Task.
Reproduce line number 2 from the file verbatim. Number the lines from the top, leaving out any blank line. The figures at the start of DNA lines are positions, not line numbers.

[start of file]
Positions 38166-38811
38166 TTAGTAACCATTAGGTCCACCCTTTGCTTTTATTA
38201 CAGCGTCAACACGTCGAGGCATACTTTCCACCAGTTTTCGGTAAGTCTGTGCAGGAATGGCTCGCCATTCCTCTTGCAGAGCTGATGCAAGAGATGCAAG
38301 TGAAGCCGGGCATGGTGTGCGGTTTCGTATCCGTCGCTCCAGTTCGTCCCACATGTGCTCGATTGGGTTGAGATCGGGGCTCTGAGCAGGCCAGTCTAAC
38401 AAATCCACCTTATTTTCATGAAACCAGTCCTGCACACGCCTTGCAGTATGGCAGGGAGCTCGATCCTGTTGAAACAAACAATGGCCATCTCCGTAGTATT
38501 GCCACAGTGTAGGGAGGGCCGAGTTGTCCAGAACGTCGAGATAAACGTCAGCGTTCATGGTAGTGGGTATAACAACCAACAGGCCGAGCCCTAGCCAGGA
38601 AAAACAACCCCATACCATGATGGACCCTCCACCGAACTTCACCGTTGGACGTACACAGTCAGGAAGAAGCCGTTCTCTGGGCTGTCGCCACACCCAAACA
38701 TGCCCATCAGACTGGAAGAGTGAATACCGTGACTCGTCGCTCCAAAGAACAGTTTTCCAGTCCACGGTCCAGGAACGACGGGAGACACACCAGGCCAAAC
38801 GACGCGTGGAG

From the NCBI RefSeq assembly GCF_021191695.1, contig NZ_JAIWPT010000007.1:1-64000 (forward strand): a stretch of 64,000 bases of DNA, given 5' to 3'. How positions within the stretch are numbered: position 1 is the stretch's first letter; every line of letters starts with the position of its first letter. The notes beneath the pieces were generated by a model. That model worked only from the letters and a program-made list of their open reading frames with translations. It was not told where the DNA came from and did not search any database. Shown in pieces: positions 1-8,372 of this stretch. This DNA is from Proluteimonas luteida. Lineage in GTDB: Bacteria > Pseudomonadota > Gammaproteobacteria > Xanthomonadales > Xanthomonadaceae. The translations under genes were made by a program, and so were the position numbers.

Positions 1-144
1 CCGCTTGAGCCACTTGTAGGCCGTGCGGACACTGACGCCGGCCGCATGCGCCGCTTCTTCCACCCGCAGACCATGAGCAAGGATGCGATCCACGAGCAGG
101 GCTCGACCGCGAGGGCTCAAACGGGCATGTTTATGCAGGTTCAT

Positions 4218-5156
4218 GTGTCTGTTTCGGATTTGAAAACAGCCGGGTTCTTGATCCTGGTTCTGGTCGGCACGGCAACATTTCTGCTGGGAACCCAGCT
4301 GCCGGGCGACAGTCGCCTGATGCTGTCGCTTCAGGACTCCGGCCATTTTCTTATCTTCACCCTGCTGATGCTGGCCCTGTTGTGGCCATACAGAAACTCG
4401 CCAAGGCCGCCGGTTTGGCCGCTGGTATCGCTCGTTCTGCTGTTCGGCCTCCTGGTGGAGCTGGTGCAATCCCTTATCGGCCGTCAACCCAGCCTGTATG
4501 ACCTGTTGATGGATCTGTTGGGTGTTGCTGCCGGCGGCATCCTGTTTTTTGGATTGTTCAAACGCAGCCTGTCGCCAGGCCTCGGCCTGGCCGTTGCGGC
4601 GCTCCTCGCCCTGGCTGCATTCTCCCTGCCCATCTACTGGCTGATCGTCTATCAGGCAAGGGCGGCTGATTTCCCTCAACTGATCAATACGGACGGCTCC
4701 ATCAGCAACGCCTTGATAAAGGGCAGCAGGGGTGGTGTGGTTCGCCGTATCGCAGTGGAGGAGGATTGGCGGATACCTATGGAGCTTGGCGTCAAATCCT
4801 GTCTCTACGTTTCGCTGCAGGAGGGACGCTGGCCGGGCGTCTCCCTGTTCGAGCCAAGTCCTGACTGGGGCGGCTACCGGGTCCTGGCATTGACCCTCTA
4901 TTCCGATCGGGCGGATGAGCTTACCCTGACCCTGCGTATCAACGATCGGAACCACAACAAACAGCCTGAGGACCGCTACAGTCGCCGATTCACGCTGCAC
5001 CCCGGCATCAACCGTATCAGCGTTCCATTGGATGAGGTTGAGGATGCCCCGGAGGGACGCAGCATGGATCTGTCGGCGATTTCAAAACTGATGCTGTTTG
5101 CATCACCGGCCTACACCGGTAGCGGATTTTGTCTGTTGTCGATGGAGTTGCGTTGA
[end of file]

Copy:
38166 TTAGTAACCATTAGGTCCACCCTTTGCTTTTATTA